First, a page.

Further information is available from the publisher or from the Amazon page

Norwegian Catch-up: Development and Globalization before World War II (Aldershot, Hampshire: Ashgate, 2005).

Norwegian Catch-Up looks at the early Norwegian economic trajectory in light of its external commitments and opportunities.  It is concerned with Norway's economic performance relative to other countries at a time characterized by globalization, with a particular focus on the role of international trade, investment and migration. The book examines how a small open state adapted successfully to the demands of (and opportunities provided by) a global market place.  Not only did Norway manage an impressive economic record, but it developed concomitantly a strong and articulate labor movement and resilient democratic institutions.  In short, the Norwegian example provides hope for development in a context of globalization.  This text provides the student with a new and different vantage point for understanding the nature and scope of today's globalization and its effect on economic (and political) development.  It also provides some historical reflection on the liberal antecedent of modern social democracy.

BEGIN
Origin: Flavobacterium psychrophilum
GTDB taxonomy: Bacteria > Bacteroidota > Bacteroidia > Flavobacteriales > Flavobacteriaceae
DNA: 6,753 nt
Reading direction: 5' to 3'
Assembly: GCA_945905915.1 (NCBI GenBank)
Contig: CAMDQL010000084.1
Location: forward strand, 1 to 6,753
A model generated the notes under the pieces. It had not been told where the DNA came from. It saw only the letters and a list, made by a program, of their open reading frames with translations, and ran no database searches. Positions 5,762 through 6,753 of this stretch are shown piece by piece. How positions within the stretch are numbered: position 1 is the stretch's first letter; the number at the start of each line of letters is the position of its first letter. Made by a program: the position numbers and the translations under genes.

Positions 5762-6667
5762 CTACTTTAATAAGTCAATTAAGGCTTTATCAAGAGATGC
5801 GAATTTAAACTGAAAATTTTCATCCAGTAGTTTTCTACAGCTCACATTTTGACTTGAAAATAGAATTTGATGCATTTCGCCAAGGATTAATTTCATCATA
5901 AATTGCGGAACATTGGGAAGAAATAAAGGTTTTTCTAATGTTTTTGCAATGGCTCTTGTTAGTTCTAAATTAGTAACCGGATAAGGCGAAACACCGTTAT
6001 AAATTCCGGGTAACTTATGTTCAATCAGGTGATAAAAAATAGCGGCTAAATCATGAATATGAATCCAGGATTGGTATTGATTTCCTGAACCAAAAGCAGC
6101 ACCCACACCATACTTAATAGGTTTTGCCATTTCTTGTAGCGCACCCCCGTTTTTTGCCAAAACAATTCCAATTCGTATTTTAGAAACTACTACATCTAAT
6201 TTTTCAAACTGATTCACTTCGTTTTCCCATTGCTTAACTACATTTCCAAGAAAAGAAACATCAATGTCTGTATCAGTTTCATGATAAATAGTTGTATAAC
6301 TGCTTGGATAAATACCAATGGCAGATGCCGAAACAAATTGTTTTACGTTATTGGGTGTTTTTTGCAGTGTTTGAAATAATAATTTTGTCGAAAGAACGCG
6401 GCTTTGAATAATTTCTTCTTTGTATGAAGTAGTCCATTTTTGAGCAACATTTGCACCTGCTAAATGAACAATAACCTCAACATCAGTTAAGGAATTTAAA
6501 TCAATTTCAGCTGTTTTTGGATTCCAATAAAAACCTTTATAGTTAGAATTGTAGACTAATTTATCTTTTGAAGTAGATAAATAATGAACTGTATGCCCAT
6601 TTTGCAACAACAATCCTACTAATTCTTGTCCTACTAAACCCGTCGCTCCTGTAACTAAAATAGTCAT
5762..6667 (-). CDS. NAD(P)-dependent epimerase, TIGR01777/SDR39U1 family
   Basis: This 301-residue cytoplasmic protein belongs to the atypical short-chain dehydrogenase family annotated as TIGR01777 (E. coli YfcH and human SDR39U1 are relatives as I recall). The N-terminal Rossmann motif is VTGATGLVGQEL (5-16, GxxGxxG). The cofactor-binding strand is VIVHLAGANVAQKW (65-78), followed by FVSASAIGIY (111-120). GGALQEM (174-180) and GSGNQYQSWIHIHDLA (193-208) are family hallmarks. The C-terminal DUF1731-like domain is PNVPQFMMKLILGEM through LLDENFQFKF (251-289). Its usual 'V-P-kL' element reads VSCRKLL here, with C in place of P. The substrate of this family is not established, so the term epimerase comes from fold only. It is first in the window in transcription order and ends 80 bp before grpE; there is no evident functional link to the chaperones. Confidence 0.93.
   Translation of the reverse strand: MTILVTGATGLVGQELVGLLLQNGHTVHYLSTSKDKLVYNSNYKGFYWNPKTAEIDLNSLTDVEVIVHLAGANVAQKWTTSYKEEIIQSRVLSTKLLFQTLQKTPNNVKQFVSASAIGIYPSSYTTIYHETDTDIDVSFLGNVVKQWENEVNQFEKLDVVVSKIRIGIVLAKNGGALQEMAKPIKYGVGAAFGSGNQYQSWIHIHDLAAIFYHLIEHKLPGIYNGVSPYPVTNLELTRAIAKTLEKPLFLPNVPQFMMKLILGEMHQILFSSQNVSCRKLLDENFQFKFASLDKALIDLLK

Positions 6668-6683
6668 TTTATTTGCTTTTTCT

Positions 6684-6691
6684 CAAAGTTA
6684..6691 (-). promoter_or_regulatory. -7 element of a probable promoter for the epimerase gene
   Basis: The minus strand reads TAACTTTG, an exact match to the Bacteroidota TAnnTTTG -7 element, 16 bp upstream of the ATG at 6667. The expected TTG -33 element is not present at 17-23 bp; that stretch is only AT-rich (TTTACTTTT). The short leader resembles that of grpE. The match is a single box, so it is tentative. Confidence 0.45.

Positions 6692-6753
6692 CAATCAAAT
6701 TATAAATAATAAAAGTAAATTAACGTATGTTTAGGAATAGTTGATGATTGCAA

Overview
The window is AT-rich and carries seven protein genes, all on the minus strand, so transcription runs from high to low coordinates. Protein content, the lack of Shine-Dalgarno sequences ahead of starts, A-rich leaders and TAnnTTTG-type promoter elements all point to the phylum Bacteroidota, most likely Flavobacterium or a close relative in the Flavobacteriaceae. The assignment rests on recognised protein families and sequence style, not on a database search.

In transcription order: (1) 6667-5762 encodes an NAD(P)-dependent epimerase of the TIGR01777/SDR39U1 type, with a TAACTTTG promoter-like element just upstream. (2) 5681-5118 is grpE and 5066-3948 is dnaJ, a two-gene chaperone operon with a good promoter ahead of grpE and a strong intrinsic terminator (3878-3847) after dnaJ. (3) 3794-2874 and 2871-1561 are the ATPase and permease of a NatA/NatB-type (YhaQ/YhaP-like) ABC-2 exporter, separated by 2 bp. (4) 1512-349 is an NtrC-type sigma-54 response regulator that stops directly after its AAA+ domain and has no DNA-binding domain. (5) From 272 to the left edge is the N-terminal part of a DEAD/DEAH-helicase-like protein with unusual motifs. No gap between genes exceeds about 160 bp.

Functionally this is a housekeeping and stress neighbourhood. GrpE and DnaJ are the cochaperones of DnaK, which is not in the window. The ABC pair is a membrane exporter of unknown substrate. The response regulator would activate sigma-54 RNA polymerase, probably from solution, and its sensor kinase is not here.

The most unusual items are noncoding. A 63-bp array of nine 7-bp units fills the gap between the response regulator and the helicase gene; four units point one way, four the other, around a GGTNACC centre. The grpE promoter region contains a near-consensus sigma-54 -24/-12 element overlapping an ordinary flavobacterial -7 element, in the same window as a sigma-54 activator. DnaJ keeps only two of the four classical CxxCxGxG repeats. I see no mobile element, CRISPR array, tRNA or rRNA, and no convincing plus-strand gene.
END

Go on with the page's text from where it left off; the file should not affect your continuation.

Further information is available from the publisher or from the Amazon page

OPEN States in the Global Economy.  The Political Economy of Small State Macroeconomic Management (Houndmills, Basingstoke, Hampshire: Macmillan, 2000).